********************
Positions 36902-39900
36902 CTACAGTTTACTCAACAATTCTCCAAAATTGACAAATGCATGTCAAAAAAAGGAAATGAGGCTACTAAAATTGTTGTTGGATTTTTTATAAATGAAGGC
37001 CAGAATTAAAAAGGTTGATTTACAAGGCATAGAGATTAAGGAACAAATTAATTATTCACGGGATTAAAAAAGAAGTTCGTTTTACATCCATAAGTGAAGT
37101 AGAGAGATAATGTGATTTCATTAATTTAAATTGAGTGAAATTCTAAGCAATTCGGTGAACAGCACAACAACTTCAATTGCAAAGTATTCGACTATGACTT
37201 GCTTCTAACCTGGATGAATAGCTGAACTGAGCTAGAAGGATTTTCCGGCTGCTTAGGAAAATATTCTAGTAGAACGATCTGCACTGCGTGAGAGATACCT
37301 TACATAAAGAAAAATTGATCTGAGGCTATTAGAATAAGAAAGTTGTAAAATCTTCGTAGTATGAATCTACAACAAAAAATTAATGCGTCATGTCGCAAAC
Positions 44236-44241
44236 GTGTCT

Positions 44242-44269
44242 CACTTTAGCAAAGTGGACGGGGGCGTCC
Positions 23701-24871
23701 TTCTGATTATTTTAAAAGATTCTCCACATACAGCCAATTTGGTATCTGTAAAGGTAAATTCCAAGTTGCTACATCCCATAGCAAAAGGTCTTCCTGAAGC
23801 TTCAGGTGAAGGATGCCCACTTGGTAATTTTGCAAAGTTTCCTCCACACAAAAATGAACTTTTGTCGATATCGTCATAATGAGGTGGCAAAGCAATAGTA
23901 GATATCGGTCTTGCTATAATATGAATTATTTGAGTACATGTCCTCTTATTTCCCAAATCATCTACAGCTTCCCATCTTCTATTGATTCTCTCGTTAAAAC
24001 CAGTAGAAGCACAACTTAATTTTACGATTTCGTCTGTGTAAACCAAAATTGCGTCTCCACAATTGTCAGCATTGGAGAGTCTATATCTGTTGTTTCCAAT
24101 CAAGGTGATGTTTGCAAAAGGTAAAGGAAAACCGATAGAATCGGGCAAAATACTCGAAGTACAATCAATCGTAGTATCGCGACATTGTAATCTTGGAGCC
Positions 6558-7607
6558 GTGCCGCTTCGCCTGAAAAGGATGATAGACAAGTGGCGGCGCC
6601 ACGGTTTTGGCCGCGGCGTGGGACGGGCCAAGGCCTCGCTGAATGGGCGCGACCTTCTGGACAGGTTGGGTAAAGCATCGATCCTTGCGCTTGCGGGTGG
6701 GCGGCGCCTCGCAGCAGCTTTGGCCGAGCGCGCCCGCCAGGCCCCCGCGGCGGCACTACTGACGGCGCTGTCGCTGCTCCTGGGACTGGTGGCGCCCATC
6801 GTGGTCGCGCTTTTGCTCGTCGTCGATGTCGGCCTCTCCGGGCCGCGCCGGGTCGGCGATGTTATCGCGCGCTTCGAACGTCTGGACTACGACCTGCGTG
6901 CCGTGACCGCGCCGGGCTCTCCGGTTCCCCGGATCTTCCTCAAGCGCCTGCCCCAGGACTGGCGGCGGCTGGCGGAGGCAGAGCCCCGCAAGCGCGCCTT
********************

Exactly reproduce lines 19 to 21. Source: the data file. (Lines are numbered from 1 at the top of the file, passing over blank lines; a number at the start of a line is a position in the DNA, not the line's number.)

6601 ACGGTTTTGGCCGCGGCGTGGGACGGGCCAAGGCCTCGCTGAATGGGCGCGACCTTCTGGACAGGTTGGGTAAAGCATCGATCCTTGCGCTTGCGGGTGG
6701 GCGGCGCCTCGCAGCAGCTTTGGCCGAGCGCGCCCGCCAGGCCCCCGCGGCGGCACTACTGACGGCGCTGTCGCTGCTCCTGGGACTGGTGGCGCCCATC
6801 GTGGTCGCGCTTTTGCTCGTCGTCGATGTCGGCCTCTCCGGGCCGCGCCGGGTCGGCGATGTTATCGCGCGCTTCGAACGTCTGGACTACGACCTGCGTG